In the present case, it is indisputable that Miss Santana died and there is ambiguity in the evidence over whether death was caused by blows from a blunt instrument or by a fall. Evidence of the Lopez rape does nothing to resolve that ambiguity. Defendant never struck Miss Lopez with his wrench. Even if defendant's allegedly threatening gesture with the wrench may be admitted — an issue we discuss below — the gesture did not take place until after the rape had been committed. Thus it was not necessary to introduce the rape to establish that defendant owned a wrench and once appeared to threaten its use. "In every case the possibility of severing relevant from irrelevant portions of evidence should be considered to protect the accused from undue prejudice." ( People v. Kelley, supra, 66 Cal.2d 232, 239, citing People v. Dabb (1948) 32 Cal.2d 491, 500 [ 197 P.2d 1].) Thus evidence of the earlier rape cannot be admitted to prove that Miss Santana was killed intentionally rather than accidentally.
(5) Neither can the Lopez rape evidence be used to show that defendant killed Miss Santana in the course of an attempted rape. In the Santana offense, there is no evidence whatsoever of sexual intercourse or attempted sexual intercourse which the Lopez rape might explain. Miss Santana's body was fully clothed when found, only her blouse in disarray. That circumstance could have been caused by a fall or by a struggle to ward off a nonsexual attack. As related above, an examination revealed no trace of sperm or trauma related to a sexual approach.
The paucity of evidence of any actual or attempted sexual activity is revealed in the summation of the district attorney at trial. After positing the rhetorical question, "Where is the proof of rape?" he declared, "Well, first of all, obviously it is a boy-girl situation," and with "young, healthy people . . . things like this generally happen at late hours." Then he noted that defendant drove the victim to a secluded spot, an action not inconsistent with activity unrelated to sex. The prosecutor pointed out that when defendant dropped off the two other passengers, he promised to return in an hour, when in fact a trip to the victim's home and back would only have taken one-half hour. Again, any inference that could be drawn from that fact is extremely speculative. Finally, the prosecutor surmised that defendant may have bought the bottle of wine found near the victim just before driving away with her, though no evidence tied him directly to that bottle. None of this evidence, either individually or cumulatively, amounts to a showing that sexual activity took place between defendant and Miss Santana. Contrary to the prosecutor's broad assumption, boy plus girl does not invariably equal sex.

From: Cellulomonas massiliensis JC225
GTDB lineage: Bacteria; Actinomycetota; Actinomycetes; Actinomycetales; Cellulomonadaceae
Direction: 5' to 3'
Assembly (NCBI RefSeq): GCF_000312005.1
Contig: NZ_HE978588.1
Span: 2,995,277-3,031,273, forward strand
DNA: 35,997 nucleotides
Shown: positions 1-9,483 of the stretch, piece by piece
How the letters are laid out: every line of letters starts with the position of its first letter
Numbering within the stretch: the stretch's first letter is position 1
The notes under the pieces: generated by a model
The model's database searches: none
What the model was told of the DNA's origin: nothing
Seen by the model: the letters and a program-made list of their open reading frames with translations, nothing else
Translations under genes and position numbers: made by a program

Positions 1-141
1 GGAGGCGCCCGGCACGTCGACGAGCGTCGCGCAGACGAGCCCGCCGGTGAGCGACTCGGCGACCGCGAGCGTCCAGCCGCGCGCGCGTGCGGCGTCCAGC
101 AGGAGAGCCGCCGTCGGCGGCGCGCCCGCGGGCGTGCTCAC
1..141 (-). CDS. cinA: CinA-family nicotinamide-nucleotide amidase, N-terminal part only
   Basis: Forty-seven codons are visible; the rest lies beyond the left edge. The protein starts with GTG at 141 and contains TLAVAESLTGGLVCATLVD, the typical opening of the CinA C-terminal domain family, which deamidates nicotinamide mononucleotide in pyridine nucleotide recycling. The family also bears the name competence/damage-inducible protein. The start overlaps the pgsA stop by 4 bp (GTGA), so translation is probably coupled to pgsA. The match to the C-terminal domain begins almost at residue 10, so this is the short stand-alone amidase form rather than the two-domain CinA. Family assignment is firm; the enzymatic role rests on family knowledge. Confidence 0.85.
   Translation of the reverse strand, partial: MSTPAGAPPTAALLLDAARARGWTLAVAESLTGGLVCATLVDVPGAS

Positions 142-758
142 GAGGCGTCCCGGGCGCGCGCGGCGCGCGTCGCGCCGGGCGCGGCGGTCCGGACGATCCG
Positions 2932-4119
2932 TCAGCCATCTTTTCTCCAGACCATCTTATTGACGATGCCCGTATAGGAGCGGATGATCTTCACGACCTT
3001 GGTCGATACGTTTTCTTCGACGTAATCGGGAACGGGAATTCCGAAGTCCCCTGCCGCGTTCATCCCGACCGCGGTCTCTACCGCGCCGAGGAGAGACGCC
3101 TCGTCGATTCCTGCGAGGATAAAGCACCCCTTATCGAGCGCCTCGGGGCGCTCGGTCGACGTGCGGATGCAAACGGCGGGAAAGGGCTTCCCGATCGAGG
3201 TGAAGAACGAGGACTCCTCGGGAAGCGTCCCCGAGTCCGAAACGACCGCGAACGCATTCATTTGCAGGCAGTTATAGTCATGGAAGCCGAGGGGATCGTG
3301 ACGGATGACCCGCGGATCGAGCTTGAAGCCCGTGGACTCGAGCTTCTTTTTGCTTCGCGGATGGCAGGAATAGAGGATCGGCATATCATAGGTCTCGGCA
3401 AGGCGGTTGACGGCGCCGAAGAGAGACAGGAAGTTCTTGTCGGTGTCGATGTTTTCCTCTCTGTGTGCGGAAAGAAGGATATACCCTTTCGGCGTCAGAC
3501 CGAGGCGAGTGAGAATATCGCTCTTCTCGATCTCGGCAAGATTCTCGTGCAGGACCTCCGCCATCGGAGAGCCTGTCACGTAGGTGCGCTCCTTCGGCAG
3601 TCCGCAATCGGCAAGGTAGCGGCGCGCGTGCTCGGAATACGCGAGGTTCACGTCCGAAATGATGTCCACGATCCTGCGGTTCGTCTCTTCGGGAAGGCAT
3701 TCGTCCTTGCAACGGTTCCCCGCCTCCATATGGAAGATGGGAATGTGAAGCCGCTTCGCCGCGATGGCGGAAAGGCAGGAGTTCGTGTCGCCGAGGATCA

In fact, the evidence appears far less indicative of an attempted rape than the evidence found wanting in People v. Craig (1957) 49 Cal.2d 313 [ 316 P.2d 947]. In Craig, defendant was accused of the rape-murder of a woman. The woman was found with her raincoat ripped open, and "the nightgown or slip and the panties were torn open so that the front part of the body was exposed. She was lying on her back with her legs spread slightly apart. Her panties which had been torn open in the front were under her. . . . The victim had suffered multiple contusions and lacerations of the face, both breasts, and of the area around the breasts." ( Id., at p. 316.) In addition, the defendant had expressed the desire for "a little loving," and had been markedly hostile to a woman who had refused to dance with him earlier in the evening. We held that the physical evidence showed only that a struggle took place, not that defendant had sexually assaulted the victim; the statements made by defendant did not tend to show an intent to rape, but rather merely a desire for female companionship; and therefore defendant could only be convicted of second degree murder. In the present case, the evidence of sexual activity is even more conjectural. As the People candidly concede, without evidence of the Lopez rape "the entire case would have been decided on the basis of speculation."